It looks like you're using an Ad Blocker.

Please white-list or disable AboveTopSecret.com in your ad-blocking tool.

Thank you.

 

Some features of ATS will be disabled while you continue to use an ad-blocker.

 

The Storsjö Monster in Sweden

page: 1
2

log in

join
share:

posted on Jun, 1 2009 @ 07:44 AM
link   
Sorry about not having posted the video on ATS Media, but everytime I have tried to upload the last few days I get an SQL error after upload has finished.

I have tried several different formats avi, mov, rm, wmv etc. and nothing have helped.

And then I uploaded to Youtube.

Monstervideo on Youtube

Also I had only had the camera a couple of days and didn't think about turning it to video mode.
Sorry about that.

EDIT:
Can anyone upload this video to ATS Media for me?
I have dedicated it to ATS and would like it to be here.



[edit on 1.6.2009 by HolgerTheDane]




posted on Jun, 1 2009 @ 08:01 AM
link   
Thank you for sharing!

Would it be possible to Upload the raw photographs to ATS media. Alternatively could you mail them to me (or another member of staff) and we'll upload it on your behalf (same goes for the video). You can U2U me for my e-mail address, or if you'd like some help with the ATS media uploads.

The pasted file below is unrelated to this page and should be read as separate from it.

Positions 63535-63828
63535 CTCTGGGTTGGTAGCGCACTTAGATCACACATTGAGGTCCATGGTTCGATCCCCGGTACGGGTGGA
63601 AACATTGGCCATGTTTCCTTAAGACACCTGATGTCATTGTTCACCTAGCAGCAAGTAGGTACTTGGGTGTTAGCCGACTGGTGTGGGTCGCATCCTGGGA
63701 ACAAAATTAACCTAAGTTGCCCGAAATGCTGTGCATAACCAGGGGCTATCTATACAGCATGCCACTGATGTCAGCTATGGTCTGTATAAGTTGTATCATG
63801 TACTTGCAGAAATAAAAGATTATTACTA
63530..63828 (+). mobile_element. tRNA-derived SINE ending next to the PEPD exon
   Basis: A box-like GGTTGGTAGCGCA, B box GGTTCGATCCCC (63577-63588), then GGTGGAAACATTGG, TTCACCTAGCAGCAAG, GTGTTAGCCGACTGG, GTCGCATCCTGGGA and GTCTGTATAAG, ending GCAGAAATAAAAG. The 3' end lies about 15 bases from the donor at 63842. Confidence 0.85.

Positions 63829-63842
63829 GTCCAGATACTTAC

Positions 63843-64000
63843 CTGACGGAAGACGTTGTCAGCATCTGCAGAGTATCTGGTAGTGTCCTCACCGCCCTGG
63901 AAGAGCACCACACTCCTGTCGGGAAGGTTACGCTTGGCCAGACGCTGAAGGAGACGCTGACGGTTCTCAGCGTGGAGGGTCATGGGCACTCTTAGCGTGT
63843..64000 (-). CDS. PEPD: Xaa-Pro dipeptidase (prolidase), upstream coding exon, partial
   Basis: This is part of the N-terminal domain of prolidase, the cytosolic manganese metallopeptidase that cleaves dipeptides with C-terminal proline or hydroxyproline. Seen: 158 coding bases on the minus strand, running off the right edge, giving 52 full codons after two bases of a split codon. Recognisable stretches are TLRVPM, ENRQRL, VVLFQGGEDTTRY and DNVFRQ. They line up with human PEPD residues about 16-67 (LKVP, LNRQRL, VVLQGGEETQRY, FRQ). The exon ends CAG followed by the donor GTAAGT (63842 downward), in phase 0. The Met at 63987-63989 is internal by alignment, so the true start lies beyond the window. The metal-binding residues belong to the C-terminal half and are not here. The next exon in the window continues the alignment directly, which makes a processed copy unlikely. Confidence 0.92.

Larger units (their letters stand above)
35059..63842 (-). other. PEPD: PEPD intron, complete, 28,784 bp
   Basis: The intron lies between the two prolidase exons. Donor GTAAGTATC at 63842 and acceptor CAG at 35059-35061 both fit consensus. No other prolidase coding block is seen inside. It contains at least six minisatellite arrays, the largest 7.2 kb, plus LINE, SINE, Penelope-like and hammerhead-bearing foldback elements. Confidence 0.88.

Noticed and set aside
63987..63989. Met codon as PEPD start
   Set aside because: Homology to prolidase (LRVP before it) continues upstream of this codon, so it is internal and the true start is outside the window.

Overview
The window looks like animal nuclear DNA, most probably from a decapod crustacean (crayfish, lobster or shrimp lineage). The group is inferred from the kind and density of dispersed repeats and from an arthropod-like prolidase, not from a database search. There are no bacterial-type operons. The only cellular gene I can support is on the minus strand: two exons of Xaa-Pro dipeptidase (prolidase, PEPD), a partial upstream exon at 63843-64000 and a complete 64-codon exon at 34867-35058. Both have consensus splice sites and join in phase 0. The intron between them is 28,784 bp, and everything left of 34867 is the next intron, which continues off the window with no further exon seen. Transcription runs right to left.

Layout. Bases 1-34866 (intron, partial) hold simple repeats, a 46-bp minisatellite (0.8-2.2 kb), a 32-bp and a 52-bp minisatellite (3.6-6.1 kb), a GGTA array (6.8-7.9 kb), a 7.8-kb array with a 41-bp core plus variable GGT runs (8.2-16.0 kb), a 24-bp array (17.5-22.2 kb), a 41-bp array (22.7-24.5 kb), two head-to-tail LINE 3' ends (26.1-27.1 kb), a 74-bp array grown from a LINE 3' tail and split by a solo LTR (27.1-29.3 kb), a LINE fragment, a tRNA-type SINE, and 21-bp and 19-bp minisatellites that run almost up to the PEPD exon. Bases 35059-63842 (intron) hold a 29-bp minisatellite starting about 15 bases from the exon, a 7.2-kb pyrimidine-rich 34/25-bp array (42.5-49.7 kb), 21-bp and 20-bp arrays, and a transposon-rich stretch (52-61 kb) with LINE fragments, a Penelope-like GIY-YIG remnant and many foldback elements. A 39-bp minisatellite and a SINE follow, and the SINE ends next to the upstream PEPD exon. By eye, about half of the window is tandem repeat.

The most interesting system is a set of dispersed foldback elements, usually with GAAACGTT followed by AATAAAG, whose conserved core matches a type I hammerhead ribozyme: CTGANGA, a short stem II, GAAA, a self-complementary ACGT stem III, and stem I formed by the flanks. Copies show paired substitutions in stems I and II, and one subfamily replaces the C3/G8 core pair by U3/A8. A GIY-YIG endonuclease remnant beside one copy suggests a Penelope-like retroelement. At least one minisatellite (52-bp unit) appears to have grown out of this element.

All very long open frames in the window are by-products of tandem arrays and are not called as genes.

[edit on 1-6-2009 by Gemwolf]



posted on Jun, 1 2009 @ 08:30 AM
link   
Interesting shots! Thanks for sharing!

I spend a lot of time on a boat in fairly calm waters (upper Chesapeake bay) and I see this same affect all the time. In my opinion, what we're seeing is waves. Often, if there's a current or a tide, you'll get this kind of stationary wave where two opposing currents meet or where there's a sudden change in depth. This wave will kind of roll in place, never reaching shore - and requires no wind or boats - just current -- and not even necessarily a strong current.

I admit, to the unaccustomed eye, it can be a pretty strange thing to see!



posted on Jun, 1 2009 @ 09:00 AM
link   
I was advised to upload the original pictures. Here they are.






posted on Jun, 1 2009 @ 09:03 AM
link   

Originally posted by memoir
Interesting shots! Thanks for sharing!

I spend a lot of time on a boat in fairly calm waters (upper Chesapeake bay) and I see this same affect all the time. In my opinion, what we're seeing is waves. Often, if there's a current or a tide, you'll get this kind of stationary wave where two opposing currents meet or where there's a sudden change in depth. This wave will kind of roll in place, never reaching shore - and requires no wind or boats - just current -- and not even necessarily a strong current.

I admit, to the unaccustomed eye, it can be a pretty strange thing to see!


Interesting that a wave can sort of stay in one place.

What caught my eye was the fact that they moved sideways. Thank you for your input.
You're the first who have had a reasonable explanation for it.



posted on Jun, 1 2009 @ 09:20 AM
link   
I think they're actually called 'standing waves'

Here's a wikipedia article on it:
en.wikipedia.org...